Blending wines

Apart from our mono varietals, we blend wines from different grape varieties as this creates perfect matches, giving the right structure, aroma and flavour in a single bottle.

 

Bottling

When it's time for the bottling process we prepare the wine to be preserved and prevent unwanted fermentation in the bottle. Whilst the wine is pumped directly from the vessels to the bottling machine, it undergoes one last filtration. In the meantime the wine bottles are thoroughly washed and nitrogen gas is used to sterilize them and displace the oxygen to avoid oxidation. Next the wine is filled into the clean bottles to about 1cm below the point where the bottom of the cork will be. The bottles are then promptly corked with either natural or agglomerate corks. The white and rose wines go straight to be labelled and corked, the red wines go to the cellar for further ageing.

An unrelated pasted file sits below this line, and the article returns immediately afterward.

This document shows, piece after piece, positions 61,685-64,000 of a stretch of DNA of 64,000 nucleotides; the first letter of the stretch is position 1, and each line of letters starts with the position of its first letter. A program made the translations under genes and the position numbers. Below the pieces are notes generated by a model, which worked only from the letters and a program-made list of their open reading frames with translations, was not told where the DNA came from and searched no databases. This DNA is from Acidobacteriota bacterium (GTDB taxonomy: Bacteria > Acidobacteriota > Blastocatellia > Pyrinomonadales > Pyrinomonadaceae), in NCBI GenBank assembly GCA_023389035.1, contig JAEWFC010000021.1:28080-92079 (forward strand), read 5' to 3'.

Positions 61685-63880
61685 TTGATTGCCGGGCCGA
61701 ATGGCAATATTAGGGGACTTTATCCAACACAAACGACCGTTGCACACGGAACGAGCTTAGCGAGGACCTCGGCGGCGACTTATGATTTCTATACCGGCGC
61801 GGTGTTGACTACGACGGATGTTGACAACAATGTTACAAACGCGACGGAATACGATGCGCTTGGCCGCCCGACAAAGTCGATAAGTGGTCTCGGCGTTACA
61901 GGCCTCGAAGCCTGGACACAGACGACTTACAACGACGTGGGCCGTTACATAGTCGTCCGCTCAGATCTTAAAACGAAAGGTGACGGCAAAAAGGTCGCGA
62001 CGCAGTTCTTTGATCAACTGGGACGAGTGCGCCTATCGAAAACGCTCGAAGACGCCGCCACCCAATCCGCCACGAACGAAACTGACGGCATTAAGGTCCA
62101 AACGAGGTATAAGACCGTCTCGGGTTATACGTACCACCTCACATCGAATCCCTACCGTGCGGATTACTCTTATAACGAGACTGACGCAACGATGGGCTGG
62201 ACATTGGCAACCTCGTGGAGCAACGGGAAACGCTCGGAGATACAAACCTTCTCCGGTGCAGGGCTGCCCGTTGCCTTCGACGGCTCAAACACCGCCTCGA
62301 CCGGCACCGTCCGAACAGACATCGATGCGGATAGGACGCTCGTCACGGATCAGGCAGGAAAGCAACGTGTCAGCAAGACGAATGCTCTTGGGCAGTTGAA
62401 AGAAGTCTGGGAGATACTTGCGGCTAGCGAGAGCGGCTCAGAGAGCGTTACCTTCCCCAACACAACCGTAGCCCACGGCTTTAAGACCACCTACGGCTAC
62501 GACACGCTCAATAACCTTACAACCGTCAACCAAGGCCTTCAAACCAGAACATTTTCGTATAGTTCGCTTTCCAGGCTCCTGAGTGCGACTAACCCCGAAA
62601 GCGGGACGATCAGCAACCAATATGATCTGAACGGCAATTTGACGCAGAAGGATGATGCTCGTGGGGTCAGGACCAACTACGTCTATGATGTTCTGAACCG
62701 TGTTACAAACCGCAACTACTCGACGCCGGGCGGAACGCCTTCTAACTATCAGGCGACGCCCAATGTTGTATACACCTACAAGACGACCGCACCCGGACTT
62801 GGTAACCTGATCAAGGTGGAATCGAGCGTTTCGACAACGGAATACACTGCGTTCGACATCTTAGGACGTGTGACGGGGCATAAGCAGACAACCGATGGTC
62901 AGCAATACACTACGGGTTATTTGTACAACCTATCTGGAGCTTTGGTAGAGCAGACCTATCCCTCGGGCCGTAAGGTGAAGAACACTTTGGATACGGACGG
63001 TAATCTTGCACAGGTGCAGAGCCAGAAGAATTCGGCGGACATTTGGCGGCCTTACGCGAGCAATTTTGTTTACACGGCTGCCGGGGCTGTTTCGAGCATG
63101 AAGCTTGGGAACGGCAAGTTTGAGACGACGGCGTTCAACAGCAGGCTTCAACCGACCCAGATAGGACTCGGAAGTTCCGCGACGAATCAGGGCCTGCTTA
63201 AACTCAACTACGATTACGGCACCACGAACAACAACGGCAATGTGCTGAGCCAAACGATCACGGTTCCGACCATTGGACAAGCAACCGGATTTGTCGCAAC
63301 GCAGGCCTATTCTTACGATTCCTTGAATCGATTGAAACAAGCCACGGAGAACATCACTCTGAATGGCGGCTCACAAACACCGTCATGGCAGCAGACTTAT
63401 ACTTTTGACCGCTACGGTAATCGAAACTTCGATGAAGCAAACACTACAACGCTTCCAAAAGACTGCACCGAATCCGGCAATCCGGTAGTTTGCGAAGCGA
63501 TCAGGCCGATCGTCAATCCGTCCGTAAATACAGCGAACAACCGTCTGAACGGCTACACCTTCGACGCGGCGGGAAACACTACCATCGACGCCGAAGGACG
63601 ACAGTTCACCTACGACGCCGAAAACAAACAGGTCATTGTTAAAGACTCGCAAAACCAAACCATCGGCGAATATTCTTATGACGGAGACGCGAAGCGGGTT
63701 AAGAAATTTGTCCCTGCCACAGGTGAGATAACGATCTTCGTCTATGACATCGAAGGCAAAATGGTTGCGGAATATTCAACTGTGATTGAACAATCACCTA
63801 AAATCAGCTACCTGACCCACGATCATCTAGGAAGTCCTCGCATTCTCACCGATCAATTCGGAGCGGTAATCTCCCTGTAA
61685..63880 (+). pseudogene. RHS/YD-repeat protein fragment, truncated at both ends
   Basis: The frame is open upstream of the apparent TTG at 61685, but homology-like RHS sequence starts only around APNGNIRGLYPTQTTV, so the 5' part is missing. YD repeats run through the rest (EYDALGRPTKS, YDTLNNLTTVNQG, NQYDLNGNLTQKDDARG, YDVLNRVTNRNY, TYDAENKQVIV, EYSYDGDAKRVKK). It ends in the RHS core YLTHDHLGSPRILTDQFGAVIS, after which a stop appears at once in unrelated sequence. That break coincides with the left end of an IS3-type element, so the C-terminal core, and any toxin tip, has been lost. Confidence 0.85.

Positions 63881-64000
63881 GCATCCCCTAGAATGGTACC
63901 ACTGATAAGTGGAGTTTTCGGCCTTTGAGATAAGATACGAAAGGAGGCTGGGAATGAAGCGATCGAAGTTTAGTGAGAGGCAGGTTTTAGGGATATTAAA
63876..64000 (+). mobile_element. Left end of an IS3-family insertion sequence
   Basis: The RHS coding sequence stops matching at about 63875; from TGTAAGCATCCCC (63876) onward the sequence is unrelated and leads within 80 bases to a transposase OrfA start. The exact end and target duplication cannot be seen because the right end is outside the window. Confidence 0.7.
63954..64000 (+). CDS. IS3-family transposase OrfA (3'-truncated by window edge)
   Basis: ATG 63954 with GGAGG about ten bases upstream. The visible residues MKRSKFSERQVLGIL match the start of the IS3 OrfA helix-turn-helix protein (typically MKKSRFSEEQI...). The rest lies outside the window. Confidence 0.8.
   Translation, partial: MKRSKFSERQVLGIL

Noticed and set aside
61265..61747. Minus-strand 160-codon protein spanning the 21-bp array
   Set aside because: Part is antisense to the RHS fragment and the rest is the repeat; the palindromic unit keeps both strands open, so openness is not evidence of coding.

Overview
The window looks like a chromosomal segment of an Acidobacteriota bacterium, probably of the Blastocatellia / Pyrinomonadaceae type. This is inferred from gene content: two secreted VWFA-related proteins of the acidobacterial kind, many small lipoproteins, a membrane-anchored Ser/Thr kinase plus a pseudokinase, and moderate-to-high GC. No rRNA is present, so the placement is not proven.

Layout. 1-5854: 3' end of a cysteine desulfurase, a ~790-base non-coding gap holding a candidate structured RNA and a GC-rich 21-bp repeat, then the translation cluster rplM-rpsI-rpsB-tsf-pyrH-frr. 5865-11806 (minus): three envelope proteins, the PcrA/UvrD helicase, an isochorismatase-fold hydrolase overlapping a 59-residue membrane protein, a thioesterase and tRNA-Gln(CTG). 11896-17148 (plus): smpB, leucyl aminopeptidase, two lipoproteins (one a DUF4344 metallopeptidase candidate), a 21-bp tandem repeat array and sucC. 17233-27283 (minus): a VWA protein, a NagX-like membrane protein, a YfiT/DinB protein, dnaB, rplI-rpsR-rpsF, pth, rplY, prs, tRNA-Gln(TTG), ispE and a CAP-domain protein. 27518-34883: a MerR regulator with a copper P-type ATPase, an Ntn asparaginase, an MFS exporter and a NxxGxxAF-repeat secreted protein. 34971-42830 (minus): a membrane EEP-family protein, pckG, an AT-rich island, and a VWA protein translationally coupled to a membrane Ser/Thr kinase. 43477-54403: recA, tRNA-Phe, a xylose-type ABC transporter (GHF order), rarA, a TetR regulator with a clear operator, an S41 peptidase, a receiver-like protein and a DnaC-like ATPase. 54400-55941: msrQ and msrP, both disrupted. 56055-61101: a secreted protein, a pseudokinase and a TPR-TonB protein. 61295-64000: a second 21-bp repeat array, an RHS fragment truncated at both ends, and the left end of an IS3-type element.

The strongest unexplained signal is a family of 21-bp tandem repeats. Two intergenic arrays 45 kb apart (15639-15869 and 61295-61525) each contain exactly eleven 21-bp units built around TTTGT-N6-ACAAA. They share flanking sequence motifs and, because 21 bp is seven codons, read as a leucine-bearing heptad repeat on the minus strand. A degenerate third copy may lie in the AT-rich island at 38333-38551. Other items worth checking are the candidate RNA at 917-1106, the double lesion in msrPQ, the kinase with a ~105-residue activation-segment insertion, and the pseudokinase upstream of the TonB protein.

Ageing in the bottle

The aging of wine is important as it improves the quality of wine. Complex chemical reactions involving a wine's sugars, acids and phenolic compounds (such as tannins) alter the aroma, colour, mouthfeel and taste of the wine. It is a natural and gradual process which should be given to wines to develop their best potential. For whites it is sufficient to mature in stainless steel vessels or with some exceptional wines in wooden barrels, but red wines need further aging in the bottle. We take our red wines to age in the bottle in our temperature-controlled underground cellar for anything between 6 months and 2 years. Once properly aged they get labelled and released on the market.